The oral stories and historic notations of cultural resemblances between the Igbo and the Jews have proven compelling enough to lure a diverse array of people to southeastern Nigeria.
Michael Freund, an American Jew based in Israel, is planning his first trip to Nigeria to get a first-hand look at the culture of the Igbo.
“I’ve read about them but of course there is nothing like actually hearing the stories of the people themselves,” he says.
Discovering “lost” Jewish communities around the world is what Freund does.
He is the founder and chairman of the independent non-profit organization Shavei Israel. According to its media spokesperson Arik Puder, Shavei Israel is the only organization in Israel that focuses on finding descendants of the legendary lost tribes.
He says the Israeli government does not recognize ethnic communities in various countries claiming to be descendants of lost tribes.
“They cannot prove that they have a Jewish grandfather or grandmother,” Puder says. “But they do have an interesting story.”
Freund says he has received numerous letters and emails from Nigerians trying to connect to Israel. But with a rising number of groups around the world attempting to link their ancestry to the ancient Israelites, he is aware that some of those claims are “wishful thinking.” He hopes that the future will yield strong genetic evidence to help the search for the lost tribes.
“As DNA technology improves there will be a growing stock of scientific evidence which can perhaps buttress the claims of an Israeli ancestry,” he says.
A 2012 documentary called “Re-Emerging: The Jews of Nigeria” featured the country’s Jewish community.
The film featured Rabbi Howard Gorin. He retired from the congressional rabbinate in 2012 after 32 years as the spiritual leader of a Jewish congregation in the U.S. state of Maryland. Gorin has played a significant role in the rise of Judaism in Nigeria since his first trip to the country in 2004.
“I embrace them and support them as brothers and sisters,” he says. He ships books on Judaism to synagogues in Nigeria.
More support comes from groups like Kulanu, a New York-based non-profit group. Kulanu assists emerging Jewish communities around the world, like the one in Nigeria. But most of the Igbo who practice Judaism were not born to a Jewish mother and have not converted according to halakhah, Jewish law, so many Orthodox Jews would not recognize them.
Even among Igbo people, the claim to be Jews elicits strong criticism. One critic, Catherine Acholonu, attributes Jewish identification among the Igbo as a result of Christianity brought by missionaries, since most Igbo people are Christians.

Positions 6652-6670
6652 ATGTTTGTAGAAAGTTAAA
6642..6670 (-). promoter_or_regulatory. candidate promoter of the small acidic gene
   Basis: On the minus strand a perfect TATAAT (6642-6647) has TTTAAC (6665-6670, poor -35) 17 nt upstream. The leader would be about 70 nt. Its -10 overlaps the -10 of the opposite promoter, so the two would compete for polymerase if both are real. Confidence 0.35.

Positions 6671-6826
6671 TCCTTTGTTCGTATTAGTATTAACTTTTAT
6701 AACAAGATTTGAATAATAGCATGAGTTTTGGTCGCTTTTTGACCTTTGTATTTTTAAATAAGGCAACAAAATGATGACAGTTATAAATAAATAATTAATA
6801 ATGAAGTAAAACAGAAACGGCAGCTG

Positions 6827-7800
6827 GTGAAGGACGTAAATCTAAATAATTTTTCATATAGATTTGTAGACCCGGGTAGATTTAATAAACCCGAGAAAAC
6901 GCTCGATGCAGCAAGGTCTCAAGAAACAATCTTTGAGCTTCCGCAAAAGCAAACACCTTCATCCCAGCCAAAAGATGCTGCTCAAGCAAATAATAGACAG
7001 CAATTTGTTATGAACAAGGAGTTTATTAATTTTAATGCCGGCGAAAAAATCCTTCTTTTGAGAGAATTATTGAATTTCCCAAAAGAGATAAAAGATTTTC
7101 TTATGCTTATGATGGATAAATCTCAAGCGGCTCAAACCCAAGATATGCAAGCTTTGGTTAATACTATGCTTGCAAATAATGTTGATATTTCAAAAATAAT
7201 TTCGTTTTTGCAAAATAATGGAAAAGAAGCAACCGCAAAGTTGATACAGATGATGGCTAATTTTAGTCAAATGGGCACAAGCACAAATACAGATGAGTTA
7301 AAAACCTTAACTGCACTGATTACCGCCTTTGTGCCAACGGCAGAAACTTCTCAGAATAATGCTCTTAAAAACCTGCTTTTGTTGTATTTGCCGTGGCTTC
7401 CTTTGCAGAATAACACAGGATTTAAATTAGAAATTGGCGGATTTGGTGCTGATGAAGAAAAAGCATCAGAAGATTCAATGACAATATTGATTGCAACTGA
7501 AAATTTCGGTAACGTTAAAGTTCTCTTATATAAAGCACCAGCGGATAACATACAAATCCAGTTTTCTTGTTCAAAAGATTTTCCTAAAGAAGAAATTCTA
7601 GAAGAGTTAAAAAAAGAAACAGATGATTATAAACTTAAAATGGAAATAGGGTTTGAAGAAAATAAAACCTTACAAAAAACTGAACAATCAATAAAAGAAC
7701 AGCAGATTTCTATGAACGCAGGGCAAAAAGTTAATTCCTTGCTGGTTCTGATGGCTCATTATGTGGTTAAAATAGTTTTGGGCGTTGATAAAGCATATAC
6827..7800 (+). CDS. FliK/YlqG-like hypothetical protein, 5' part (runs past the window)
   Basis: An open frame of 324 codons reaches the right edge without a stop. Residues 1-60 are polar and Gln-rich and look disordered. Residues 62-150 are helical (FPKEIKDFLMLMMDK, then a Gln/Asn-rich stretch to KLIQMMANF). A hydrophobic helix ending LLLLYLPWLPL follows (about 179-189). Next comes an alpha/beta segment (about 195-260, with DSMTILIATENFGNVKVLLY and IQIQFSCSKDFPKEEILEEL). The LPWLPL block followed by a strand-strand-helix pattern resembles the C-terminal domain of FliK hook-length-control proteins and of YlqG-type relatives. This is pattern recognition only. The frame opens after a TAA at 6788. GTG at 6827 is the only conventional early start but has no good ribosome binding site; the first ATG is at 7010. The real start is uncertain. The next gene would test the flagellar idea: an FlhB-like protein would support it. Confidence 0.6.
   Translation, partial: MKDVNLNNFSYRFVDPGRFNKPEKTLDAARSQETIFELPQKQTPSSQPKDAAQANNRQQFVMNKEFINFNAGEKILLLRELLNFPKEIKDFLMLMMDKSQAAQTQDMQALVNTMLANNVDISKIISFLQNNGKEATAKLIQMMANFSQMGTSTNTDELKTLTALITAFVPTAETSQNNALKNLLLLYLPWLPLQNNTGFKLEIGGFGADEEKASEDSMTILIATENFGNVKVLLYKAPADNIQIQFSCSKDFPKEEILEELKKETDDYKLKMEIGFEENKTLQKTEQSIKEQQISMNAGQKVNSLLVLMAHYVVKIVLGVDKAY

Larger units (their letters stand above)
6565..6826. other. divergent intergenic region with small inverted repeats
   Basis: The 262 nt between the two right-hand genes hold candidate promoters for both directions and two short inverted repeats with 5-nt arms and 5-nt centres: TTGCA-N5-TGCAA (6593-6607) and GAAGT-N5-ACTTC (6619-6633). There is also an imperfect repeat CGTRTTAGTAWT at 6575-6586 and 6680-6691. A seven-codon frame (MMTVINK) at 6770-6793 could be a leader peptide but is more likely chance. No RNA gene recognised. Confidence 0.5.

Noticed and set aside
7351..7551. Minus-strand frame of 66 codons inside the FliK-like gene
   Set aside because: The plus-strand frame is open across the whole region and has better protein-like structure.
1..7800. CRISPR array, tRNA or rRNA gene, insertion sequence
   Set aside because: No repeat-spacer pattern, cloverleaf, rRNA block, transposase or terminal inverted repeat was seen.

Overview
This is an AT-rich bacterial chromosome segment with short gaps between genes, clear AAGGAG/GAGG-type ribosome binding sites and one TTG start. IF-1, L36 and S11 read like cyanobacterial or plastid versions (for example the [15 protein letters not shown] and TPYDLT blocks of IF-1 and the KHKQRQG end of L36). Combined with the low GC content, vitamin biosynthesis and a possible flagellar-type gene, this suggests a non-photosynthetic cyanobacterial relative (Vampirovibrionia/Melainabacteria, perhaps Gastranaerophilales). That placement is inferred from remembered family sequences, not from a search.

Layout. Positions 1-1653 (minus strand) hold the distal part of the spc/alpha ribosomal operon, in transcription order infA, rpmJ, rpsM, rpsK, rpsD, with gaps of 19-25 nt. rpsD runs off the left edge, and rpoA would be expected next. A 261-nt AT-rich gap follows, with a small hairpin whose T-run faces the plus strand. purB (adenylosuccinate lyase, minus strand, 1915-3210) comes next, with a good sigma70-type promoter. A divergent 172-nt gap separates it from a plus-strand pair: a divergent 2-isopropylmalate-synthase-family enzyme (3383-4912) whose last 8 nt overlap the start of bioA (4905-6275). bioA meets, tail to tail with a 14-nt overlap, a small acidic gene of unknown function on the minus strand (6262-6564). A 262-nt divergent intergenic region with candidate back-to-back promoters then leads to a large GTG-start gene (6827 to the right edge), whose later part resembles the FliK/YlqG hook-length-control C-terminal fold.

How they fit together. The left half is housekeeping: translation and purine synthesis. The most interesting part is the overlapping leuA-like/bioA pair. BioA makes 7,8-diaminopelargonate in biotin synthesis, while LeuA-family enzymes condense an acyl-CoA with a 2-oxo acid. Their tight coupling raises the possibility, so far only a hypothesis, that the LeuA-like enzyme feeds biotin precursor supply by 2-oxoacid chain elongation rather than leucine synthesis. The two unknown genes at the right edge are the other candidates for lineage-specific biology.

“Everybody is excited to say they belong to the people of the Bible because the Bible is reigning — it’s in,” says Acholonu, a prominent researcher on Igbo history and culture.
In her award-winning book “They Lived Before Adam” Acholonu proposes that Igbo civilization is older than that of the Israelites.
She feels that Igbo people are whitewashing their history and diminishing the value of their own culture by attempting to link their heritage to the Jews.
Peter Agbai, who says he is a “proud Igbo man,” strongly disagrees.
He started practicing Judaism in 1991 after leaving the Methodist church. He says that the more he followed the commandments in the Torah, the more he realized that he was doing what his parents had always done as followers of traditional Igbo culture and spirituality.
“I have seen that the traditions of our people are similar to those in the Bible,” says the 66-year-old, making references to aspects like ritual bathing and polygamy.
Agbai is one of the founders of the Ghihon synagogue. He plays an important role as a spiritual leader in Abuja’s community of Igbo Jews. He attended Abor’s bar mitzvah last year, an experience that Abor says made him feel like a man, and feel closer to the Jewish culture.
He wants to go deeper into Orthodox Judaism and take a pilgrimage to the Holy Land.
“I want to live in Israel,” Abor says. He hopes that there, he will get a better understanding of his forefathers.
By Chika Oduah | Published in CNN on February 1, 2013